The DRY Principle

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The DRY1 principle was formulated by A. Hunt and D. Thomas in their book "The Pragmatic Programmer : From Journeyman to Master", and is one of the most important programming concepts. DRY stands for "don't repeat yourself". The principle puts forward the idea that any piece of knowledge in an information system should be represented by a single, unambiguous and authoritative definition. Knowledge includes not only code, but also other elements such as database schemas, versions and even documentation.

The main argument for this principle is that if the same piece of information is represented in two or more ways in a system, in time these representations will likely diverge. Even if they remain consistent, they will have to be perpetually maintained in parallel whenever a change is made. Following the DRY principle reduces the replication of logic and code, which are sources or errors and ambiguities, thereby making the code flexible and easier to understand and maintain. The best development practices and the design patterns support this concept.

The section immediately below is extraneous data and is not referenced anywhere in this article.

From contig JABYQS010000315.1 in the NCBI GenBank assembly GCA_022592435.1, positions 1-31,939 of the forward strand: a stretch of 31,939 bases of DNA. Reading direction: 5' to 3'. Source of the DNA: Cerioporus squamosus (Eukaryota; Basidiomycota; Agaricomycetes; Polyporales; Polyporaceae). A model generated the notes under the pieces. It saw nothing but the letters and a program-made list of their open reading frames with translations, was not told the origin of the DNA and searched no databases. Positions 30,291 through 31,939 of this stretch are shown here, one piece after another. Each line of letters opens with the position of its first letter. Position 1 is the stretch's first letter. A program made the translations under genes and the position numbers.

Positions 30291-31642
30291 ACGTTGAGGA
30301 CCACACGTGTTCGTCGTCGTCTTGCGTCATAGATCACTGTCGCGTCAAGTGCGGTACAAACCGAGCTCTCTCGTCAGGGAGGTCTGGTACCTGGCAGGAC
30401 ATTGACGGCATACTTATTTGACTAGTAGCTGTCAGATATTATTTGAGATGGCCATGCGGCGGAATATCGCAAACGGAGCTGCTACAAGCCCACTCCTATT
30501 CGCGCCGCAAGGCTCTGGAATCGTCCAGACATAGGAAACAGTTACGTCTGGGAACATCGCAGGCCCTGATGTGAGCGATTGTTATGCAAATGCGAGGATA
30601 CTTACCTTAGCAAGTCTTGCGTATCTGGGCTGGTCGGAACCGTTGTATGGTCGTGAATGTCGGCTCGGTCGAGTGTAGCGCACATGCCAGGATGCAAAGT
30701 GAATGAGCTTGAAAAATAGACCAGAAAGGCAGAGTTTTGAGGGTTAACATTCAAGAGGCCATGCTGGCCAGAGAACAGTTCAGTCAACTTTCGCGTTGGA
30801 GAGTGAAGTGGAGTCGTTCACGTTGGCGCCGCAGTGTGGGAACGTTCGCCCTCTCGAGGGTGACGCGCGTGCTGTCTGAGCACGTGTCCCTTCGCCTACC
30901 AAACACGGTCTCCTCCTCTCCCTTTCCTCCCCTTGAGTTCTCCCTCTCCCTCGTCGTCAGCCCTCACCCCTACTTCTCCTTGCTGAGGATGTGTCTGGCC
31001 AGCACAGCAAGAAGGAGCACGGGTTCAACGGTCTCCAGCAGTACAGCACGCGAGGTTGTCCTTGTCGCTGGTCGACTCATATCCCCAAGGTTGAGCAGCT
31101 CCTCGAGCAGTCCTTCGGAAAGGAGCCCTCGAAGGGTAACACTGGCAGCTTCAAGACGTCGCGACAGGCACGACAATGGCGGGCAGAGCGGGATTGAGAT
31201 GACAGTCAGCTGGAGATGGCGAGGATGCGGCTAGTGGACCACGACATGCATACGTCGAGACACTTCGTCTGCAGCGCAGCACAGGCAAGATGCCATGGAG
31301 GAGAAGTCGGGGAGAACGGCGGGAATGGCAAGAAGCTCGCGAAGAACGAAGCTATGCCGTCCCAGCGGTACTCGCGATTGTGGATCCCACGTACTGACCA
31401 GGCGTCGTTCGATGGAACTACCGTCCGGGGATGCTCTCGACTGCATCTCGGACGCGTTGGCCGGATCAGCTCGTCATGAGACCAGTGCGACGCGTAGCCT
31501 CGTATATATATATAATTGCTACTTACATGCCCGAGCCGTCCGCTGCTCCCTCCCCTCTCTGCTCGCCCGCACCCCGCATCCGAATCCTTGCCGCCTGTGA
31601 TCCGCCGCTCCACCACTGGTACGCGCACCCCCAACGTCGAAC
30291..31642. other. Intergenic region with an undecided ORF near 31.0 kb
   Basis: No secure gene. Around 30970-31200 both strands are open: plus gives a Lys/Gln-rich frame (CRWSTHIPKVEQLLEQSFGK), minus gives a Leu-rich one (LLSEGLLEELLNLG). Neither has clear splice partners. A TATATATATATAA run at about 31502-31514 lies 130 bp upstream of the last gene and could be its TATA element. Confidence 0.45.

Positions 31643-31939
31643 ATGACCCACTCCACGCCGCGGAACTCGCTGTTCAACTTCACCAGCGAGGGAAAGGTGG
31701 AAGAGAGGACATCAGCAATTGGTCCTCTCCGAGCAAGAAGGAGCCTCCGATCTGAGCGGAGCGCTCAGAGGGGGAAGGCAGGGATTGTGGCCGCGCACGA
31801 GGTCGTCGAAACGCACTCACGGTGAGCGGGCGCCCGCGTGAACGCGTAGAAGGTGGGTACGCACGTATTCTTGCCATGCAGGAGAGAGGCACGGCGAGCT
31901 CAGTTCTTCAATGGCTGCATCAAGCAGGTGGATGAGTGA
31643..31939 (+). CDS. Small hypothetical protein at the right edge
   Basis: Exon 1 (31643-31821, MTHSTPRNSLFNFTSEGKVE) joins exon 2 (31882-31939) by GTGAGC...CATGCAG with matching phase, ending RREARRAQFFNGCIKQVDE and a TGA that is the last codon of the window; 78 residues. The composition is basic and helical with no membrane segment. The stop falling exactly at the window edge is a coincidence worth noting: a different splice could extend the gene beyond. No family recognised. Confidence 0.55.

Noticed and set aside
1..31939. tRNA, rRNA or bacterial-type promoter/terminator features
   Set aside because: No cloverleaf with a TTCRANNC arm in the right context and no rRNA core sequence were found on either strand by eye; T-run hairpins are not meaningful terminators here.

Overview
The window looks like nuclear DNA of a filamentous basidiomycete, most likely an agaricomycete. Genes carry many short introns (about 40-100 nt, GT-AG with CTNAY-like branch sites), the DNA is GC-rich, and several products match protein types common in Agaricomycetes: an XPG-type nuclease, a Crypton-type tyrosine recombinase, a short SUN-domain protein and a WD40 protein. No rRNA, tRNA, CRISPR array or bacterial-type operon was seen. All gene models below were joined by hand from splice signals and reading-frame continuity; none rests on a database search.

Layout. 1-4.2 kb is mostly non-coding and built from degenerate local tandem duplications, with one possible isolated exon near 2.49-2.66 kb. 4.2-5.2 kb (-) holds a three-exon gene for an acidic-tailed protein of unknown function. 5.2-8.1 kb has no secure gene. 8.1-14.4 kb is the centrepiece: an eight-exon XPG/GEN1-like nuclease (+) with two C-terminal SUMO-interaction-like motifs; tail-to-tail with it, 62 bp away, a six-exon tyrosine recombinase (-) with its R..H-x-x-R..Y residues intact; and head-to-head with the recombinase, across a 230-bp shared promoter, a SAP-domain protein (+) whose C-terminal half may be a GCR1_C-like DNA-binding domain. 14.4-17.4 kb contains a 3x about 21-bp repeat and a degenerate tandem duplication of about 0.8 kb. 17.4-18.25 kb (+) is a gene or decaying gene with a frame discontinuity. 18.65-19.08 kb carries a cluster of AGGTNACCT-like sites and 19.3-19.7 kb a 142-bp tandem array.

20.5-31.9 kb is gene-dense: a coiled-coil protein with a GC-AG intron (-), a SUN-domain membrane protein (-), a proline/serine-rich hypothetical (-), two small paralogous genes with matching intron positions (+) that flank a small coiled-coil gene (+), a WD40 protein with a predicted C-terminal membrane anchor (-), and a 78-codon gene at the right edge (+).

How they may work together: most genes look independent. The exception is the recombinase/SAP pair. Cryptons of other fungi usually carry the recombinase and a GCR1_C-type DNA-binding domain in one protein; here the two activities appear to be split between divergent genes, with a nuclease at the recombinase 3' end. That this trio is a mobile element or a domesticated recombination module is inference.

Rep ++ intrinsically applies the DRY principle because all the metadata are centralized in the Rep++ model. The metadata are uniquely defined and, through model execution, are reused by all applications of an information system. Rep++ is therefore a valuable tool to help you create quality applications that support the DRY principle.

1. Andy Hunt and Dave Thomas, The Pragmatic Programmer: From Journeyman to Master, (Addison-Wesley, 1999).